I really like using the fetch API packaged in evergreen browsers, but
I was getting annoyed with having to set the credentials, redirect, and
method options all the time, plus it always takes a bit of code to
format the querystring correctly, plus it’s annoying to set headers and
stringify JSON objects that I want to PUT to my server. So I wrote
Kvetch. First argument is URL, which gets passed directly to fetch.
Second argument is an optional query object. This can have as many key
value pairs as you want, it just gets URIComponent encoded, joined with
&s and =s, and appended to the URL after a ‘?’ (so don’t put the ?
in yourself). Third argument is the Body a.k.a. Request Payload. It can
be an object, a string, an ArrayBuffer (ie Binary data) or FormData.
A lot of people use axios, request, or other libraries on npm, but I
didn’t want to add extra features and a bunch of dependencies, I just
wanted to prevent repeating myself using the native API.
If you need it to work on browsers without fetch, just bring in some fetch polyfill and define that first, kvetch will use window.fetch just fine.
You can leave the QueryObject and the Body blank if you don’t need them.
You can pass a falsey argument (null, undefined, etc) as a QueryObject if you only need a Body.
If you give an Object as a Body, it will be JSON stringified and sent with an application/json
ContentType. If you send FormData (including files), the body is handed
directly to fetch and it figures out what to do. If you pass a string,
it will be sent untouched with a ContentType of text/plain. ArrayBuffers get sent with application/octet-stream but I haven’t actually tested this and don’t know if it’s appropriate.
At this point you should have two files, a server.js and an index.html sitting in the same directory.
For this part, we’ll just be working with index.html, so you could simply point your web browser to C:/your/file/path/index.html and it will work fine, but why not get in the habit of starting your node server? You’ll see changes to index.html reflected when you refresh the page either way.
Use the “Inspect element” to find out how Chrome interpreted our 4 lines of HTML:
Our file only contained <h1> tags and the <script> tags. <html>,<head>, <body>, and this mysterious “#shadow-root” were all added by the web browser before rendering. On top of that, in the bottom-center there’s styling added on to the <h1> element: all of this display: block; font-size: 2em; -webkit-margin-before etc. is added by Chrome to make our barebones HTML code look presentable. So like I said, you can leave a lot out and modern web browsers will figure out how to render your page anyway.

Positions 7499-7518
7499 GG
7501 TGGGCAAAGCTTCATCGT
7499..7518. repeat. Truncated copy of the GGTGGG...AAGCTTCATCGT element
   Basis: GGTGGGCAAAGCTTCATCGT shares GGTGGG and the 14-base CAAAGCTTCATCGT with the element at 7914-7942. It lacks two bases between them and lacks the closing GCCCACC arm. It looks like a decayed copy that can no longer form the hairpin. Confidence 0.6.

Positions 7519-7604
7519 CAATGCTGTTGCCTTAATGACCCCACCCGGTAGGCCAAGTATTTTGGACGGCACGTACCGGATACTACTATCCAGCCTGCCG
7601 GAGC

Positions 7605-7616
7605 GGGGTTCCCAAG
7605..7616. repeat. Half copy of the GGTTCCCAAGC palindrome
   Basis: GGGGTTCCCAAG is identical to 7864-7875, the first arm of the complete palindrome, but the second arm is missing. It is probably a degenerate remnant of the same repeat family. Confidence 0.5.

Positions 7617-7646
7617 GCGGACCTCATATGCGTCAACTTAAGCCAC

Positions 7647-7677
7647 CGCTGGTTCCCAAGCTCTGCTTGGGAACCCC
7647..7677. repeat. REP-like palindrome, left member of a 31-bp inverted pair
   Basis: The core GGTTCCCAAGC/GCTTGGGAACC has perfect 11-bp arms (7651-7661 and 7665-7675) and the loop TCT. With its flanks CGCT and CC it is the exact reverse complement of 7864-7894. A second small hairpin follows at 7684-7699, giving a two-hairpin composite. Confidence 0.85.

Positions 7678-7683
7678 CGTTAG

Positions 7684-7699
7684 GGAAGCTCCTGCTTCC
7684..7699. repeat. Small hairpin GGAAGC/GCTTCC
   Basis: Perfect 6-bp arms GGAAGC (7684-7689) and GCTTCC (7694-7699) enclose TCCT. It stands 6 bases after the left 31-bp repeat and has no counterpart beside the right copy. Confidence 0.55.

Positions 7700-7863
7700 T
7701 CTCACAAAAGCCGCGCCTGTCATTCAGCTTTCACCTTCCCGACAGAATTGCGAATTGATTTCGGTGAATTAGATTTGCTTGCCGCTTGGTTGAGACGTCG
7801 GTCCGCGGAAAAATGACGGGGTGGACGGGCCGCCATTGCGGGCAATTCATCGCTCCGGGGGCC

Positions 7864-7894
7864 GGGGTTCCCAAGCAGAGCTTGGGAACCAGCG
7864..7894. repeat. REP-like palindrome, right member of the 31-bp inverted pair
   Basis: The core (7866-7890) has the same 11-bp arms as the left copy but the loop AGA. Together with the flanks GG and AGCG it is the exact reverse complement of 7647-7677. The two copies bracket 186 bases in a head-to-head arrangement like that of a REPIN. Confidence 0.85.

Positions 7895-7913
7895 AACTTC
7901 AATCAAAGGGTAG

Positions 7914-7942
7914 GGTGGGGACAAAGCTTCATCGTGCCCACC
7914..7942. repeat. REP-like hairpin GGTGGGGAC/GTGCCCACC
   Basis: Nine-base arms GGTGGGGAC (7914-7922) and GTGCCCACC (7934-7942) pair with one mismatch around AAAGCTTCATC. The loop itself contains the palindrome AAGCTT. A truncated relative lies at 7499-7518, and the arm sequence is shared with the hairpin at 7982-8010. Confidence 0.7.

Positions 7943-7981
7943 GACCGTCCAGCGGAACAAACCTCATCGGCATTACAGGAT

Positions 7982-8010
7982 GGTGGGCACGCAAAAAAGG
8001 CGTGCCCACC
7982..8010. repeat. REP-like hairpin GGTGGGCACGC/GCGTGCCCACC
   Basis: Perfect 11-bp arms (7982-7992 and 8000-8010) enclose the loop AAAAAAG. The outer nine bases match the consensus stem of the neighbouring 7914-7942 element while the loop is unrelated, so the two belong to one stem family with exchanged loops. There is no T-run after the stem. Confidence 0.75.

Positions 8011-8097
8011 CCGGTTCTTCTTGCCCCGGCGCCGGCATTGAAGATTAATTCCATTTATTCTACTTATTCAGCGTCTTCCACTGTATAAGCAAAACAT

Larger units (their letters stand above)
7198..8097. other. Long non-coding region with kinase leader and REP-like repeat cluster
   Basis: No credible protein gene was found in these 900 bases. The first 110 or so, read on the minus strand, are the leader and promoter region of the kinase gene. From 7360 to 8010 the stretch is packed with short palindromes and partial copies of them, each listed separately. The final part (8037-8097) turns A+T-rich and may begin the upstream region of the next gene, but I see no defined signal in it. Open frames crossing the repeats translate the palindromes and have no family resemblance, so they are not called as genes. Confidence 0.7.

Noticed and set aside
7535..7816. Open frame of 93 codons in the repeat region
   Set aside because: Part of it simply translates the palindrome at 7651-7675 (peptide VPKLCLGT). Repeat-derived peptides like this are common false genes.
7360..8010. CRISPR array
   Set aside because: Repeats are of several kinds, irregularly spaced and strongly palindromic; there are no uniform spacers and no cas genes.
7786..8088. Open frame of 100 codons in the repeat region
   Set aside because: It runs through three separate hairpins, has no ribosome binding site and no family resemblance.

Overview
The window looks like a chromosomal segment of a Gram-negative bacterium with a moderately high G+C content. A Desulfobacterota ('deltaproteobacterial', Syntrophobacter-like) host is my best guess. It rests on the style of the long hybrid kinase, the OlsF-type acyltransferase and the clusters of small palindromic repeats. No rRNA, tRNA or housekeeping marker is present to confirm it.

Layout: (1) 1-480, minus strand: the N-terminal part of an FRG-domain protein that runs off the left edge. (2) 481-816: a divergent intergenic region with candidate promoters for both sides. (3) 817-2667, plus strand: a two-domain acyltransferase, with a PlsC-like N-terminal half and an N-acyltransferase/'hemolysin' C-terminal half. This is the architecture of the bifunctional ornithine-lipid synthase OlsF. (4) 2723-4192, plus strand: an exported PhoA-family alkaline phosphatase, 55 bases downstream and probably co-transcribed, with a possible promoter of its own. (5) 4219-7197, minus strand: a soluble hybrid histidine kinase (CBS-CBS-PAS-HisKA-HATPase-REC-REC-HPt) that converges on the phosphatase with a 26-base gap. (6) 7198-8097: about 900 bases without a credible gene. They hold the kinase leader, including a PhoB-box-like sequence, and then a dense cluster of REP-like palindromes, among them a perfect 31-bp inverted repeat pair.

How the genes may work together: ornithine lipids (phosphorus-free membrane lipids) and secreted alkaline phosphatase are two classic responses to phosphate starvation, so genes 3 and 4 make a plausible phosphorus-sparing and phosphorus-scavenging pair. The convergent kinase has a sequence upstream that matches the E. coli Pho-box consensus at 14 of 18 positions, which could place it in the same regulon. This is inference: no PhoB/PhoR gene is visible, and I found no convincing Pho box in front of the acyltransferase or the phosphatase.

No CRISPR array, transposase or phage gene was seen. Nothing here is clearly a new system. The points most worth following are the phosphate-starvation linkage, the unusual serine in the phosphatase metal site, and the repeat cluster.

Here, ‘onclick’ listens to that ‘myButton’ element, ready to react to a click at any moment. This is different than, for instance, programming an Arduino, where we’d have to check whether a button is pressed continuously in an infinite loop. Instead, we can write a function that executes only in response to the web browser noticing that the user clicked their mouse while hovering over the button element. This is “Event driven programming.” (You actually can do event driven programming with Arduino, if you know about hardware interrupts.)
While chaining those identifiers and functions all together on one line works OK, programming like that quickly gets hard to read. It’s much better practice to break it into pieces.
Create a variable called button and assign it the myButton element.
Create a function called speak, which calls on the alert function to say hi.
Attach the ‘onclick’ event listener to the button variable and assign the function named ‘speak’ as its action.
By the way, you don’t have to have a button element to be able to click on it. I like the look of h1 better, so I’ll just click on those. I’ll change the color style of the h1 elements with each click as well. (side effect: button elements default to a block-inline style whereas header elements default to block style)
Note: “Handling Events” recommends using ‘addEventListener’ instead of ‘onclick’, which is a better way to do it. Onclick events are limited to one-per-element, whereas you can ‘addEventListeners’ as much as you want. But for a simple example I like the syntax of .onclick better.